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Suppose the dollar interest rate and the pound sterling interest rate are the same, 5 percent per year. What is the relation between the current equilibrium $/£ exchange rate and its expected future level? Suppose the expected future $/£ exchange rate, $1.52 per pound, remains constant as Britain's interest rate rises to 10 percent per year. If the U.S. interest rate also remains constant, what is the new equilibrium $/£ exchange rate?
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Traders in asset markets suddenly learn that the interest rate on dollars will decline in the near future. Use the diagrammatic analysis of this chapter to determine the effect on the current dollar euro exchange rate, assuming current interest rates on dollar and euro deposits do not change.
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We noted that we could have developed our diagrammatic analysis of foreign exchange market equilibrium from the perspective of Europe, with the euro / dollar exchange rate E €/$ (=1/ E $/€ ) on the vertical axis, a schedule vertical at R : to indicate the euro return on euro deposits, and a downward-sloping schedule showing how the euro return on dollar deposits varies with E €/$. Derive this alternative picture of equilibrium and use it to examine the effect of changes in interest rates and the expected future exchange rate. Do your answers agree with those we found earlier?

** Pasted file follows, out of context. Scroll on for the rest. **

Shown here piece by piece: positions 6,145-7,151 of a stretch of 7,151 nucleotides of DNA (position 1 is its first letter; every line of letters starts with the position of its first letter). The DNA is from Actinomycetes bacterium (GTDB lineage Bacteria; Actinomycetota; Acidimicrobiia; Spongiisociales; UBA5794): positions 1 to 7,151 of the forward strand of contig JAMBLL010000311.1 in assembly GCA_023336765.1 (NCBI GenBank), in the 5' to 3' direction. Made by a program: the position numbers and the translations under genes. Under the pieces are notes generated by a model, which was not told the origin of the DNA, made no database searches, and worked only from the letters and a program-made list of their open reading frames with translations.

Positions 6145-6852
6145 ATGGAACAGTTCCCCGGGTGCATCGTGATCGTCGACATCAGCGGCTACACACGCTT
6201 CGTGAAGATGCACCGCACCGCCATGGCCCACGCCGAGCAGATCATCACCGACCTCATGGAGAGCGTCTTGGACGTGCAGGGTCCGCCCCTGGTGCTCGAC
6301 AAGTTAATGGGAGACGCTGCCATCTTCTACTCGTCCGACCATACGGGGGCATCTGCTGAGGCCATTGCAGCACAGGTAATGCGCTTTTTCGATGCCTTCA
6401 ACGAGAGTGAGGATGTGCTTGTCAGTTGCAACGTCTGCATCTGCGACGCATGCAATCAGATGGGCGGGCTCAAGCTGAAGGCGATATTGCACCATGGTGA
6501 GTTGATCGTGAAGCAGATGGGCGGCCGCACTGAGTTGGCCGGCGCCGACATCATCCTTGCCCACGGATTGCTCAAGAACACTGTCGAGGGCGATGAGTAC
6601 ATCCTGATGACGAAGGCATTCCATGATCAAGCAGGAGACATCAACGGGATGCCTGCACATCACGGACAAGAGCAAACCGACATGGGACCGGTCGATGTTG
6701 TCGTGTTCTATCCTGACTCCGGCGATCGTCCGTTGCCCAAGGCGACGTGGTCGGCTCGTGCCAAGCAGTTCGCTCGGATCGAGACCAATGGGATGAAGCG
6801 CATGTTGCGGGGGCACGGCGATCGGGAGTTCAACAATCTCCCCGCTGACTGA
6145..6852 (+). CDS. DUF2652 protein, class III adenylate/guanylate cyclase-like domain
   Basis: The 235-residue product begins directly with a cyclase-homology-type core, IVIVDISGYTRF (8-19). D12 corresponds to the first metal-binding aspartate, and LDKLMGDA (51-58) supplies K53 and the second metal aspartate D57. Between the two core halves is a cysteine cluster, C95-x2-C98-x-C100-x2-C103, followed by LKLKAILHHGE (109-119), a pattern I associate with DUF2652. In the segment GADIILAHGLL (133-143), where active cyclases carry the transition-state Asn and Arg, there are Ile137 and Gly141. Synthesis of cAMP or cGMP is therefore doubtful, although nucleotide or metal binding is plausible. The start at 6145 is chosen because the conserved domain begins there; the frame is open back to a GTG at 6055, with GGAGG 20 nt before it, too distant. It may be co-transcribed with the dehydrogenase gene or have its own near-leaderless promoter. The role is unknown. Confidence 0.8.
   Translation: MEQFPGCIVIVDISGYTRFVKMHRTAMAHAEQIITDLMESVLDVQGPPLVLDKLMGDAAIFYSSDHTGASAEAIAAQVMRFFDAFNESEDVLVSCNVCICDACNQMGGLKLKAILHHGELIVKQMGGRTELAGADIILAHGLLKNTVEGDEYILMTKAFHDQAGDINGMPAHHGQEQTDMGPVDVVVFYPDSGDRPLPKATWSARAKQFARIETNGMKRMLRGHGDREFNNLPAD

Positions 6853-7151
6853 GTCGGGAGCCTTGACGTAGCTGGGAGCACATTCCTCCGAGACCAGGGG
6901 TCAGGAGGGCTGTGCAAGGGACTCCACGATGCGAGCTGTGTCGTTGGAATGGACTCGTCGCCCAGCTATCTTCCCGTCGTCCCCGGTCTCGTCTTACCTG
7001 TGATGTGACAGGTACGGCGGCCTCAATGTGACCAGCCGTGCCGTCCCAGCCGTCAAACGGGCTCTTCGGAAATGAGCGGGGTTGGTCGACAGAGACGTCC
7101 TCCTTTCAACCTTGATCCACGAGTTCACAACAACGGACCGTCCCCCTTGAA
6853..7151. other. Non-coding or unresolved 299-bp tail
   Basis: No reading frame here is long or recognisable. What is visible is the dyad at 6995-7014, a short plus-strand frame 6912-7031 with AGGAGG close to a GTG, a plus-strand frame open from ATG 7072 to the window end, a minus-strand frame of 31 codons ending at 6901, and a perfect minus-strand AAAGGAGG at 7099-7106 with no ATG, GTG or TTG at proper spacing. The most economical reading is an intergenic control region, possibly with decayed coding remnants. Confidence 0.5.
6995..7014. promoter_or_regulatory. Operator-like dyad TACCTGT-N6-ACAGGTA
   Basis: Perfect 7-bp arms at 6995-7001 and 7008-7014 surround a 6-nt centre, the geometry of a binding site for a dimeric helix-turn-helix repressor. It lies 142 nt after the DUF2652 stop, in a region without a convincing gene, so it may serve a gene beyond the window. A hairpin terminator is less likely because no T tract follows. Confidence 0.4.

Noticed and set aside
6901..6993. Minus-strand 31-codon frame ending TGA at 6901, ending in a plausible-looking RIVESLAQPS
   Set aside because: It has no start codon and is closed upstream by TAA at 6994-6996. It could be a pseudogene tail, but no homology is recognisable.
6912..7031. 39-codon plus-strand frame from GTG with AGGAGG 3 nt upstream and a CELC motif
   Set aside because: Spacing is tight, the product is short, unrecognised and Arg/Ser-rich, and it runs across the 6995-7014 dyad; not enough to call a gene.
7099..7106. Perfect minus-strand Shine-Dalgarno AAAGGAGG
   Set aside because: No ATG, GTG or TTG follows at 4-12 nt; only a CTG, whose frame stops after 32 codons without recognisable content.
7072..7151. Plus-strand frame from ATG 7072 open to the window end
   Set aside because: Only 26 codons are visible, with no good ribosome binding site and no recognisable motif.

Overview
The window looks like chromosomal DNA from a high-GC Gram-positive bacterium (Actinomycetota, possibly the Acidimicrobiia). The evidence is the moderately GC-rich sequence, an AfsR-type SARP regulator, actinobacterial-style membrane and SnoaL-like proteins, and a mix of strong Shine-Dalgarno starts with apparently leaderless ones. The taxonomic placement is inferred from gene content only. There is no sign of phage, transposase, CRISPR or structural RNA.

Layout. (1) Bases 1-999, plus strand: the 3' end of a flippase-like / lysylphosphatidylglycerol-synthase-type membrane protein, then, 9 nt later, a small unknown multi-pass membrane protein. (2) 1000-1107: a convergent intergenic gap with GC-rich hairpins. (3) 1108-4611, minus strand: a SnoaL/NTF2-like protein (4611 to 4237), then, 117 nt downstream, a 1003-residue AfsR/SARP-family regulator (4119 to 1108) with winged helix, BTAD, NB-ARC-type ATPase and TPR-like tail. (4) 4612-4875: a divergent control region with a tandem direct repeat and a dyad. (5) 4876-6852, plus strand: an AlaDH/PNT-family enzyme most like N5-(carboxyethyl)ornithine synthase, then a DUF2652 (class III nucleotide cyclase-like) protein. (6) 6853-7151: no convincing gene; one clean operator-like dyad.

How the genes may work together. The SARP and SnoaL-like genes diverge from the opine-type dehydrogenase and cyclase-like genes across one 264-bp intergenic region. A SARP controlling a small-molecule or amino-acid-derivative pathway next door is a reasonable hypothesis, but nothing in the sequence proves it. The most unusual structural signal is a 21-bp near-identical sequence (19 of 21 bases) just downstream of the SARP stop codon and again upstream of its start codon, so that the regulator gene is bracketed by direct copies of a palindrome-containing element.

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The following report appeared in the New York Times on August 7, 1989 ("Dollar's Strength a Surprise," p. D1): But now the sentiment is that the economy is heading for a "soft landing," with the economy slowing significantly and inflation subsiding, but without a recession. This outlook is good for the dollar for two reasons. A soft landing is not as disruptive as a recession, so the foreign investments that support the dollar are more likely to continue. Also, a soft landing would not force the Federal Reserve to push interest rates sharply lower to stimulate growth. Falling interest rates can put downward pressure on the dollar because they make investments in dollar-denominated securities less attractive to foreigners, prompting the selling of dollars. In addition, the optimism sparked by the expectation of a soft landing can even offset some of the pressure on the dollar from lower interest rates. a. Show how you would interpret the third paragraph of this report using this chapter's model of exchange rate determination. b. What additional factors in exchange rate determination might help you explain the second paragraph?
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Suppose the dollar exchange rates of the euro and the yen are equally variable. The euro, however, tends to depreciate unexpectedly against the dollar when the return on the rest of your wealth is unexpectedly high, while the yen tends to appreciate unexpectedly in the same circumstances. As a U.S. resident, which currency, the euro or the yen, would you consider riskier?
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Does any of the discussion in this chapter lead you to believe that dollar deposits may have liquidity characteristics different from those of other currency deposits? If so, how would the differences affect the interest differential between, say, dollar and Mexican peso deposits? Do you have any guesses about how the liquidity of euro deposits may be changing over time?